If one compares Shakespeare's productions to contemporary entertainment, he had no qualms about violence and sex, even cannibalism (as in Titus Andronicus), and would likely today be in either movies or television, with a sharp eye on the bottom line. But there is no one like him in contemporary venues, a supporting actor lionized for his scripts. Rod Serling wrote many fine dramas but did not act in them. Steven Spielberg has directed and produced many successful movies, but only rarely has he contributed more than the idea of a story to the script. What Serling, Spielberg, and Shakespeare have in common is enduring popularity. The Twilight Zone continues on cable channels, with the occasional holiday marathon on a commercial channel (as in a Shakespeare festival). And what child of the 70s does not own a copy of ET or Close Encounters? Myself, I love Spielberg's Jurassic Park series because it managed to create the first realistic dinosaurs on film, something I'd always dreamed of as a boy.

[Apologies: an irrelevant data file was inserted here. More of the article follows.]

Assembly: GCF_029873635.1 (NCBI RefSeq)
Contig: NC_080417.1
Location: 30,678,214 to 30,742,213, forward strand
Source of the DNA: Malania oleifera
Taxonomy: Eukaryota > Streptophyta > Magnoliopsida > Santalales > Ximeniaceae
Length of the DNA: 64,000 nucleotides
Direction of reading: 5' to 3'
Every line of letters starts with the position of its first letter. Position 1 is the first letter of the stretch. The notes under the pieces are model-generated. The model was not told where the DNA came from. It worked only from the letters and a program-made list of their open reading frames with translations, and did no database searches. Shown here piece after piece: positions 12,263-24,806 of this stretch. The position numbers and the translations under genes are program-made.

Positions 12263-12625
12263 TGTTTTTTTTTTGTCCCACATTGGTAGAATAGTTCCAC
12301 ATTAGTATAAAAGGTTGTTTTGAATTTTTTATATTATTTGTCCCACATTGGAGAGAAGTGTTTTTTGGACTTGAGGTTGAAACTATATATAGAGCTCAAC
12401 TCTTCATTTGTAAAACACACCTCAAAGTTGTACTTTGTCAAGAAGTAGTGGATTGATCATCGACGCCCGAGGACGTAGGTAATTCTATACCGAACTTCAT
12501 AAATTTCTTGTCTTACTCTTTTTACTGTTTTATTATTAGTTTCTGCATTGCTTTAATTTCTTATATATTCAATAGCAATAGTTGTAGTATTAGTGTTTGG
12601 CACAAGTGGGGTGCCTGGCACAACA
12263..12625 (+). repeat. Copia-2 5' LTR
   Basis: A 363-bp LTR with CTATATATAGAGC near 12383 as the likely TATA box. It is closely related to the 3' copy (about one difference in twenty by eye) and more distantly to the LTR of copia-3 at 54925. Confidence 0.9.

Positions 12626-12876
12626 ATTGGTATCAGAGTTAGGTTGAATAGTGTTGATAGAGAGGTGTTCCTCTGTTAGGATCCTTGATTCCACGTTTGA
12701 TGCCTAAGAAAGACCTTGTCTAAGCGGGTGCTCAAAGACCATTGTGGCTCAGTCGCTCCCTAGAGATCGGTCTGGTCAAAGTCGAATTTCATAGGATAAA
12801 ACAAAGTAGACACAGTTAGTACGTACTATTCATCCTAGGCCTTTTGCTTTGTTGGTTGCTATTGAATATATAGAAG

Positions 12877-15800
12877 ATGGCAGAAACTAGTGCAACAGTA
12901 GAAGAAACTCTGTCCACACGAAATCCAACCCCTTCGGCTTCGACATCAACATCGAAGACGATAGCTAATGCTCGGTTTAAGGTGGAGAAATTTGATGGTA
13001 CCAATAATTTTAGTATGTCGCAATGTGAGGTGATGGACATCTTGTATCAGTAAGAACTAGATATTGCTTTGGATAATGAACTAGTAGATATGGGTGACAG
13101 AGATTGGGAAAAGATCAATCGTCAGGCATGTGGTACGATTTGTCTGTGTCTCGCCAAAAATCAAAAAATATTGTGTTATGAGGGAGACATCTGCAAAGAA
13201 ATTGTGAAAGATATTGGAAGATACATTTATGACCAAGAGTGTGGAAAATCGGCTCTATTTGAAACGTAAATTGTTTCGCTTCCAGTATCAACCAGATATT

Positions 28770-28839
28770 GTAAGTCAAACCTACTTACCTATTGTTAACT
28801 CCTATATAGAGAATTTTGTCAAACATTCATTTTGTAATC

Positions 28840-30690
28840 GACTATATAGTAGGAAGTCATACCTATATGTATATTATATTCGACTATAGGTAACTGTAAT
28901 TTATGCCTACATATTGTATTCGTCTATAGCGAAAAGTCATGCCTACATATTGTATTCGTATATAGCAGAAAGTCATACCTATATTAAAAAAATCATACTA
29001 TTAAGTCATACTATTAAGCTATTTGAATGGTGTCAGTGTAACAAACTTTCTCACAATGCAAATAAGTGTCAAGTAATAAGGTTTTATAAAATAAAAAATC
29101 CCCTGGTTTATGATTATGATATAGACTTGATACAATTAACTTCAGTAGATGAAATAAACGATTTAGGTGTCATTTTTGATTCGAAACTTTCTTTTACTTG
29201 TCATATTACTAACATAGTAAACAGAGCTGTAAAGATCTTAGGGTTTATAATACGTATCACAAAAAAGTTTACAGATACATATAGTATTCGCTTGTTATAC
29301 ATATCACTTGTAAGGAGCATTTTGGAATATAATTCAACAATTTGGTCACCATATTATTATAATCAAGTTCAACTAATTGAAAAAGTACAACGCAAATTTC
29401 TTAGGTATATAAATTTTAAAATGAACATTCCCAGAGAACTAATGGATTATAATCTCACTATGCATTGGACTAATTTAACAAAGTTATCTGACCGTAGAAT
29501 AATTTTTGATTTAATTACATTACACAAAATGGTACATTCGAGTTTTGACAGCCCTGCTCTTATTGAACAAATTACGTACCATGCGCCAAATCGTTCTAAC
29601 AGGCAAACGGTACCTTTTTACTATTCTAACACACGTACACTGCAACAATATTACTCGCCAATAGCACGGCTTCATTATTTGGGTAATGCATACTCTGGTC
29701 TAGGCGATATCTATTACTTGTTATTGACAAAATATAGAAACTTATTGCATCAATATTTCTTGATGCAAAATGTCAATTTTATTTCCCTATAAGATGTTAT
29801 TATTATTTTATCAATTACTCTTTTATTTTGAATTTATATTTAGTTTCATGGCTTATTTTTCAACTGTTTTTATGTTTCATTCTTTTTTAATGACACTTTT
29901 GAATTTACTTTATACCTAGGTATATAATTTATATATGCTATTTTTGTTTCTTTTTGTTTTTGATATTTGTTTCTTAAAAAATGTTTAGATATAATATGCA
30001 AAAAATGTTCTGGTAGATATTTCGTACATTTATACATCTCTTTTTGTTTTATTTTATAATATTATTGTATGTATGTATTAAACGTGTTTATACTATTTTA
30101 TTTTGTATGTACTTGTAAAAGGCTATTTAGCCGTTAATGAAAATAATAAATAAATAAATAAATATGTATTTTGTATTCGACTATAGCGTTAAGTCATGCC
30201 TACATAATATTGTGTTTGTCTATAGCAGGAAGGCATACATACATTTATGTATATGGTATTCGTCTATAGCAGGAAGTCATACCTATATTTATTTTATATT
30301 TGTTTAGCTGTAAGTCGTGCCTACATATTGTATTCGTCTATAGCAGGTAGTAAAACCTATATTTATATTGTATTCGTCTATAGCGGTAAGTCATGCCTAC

Despite these attempts at contemporary comparisons, Shakespeare must stand alone as a poetic dramatist. He is not a god, though his powers may sometimes appear godlike. Why? Because no one, in any language at any time, has better fused psychology and poetry into drama, exposing human nature in all its brilliant inconsistency. His poetry is nonpareil, his psychology the envy of Freud — who would not accept Shakespeare as anything less than an earl, preferably a duke, a common fault among intellectuals (which I think stems mainly from jealousy).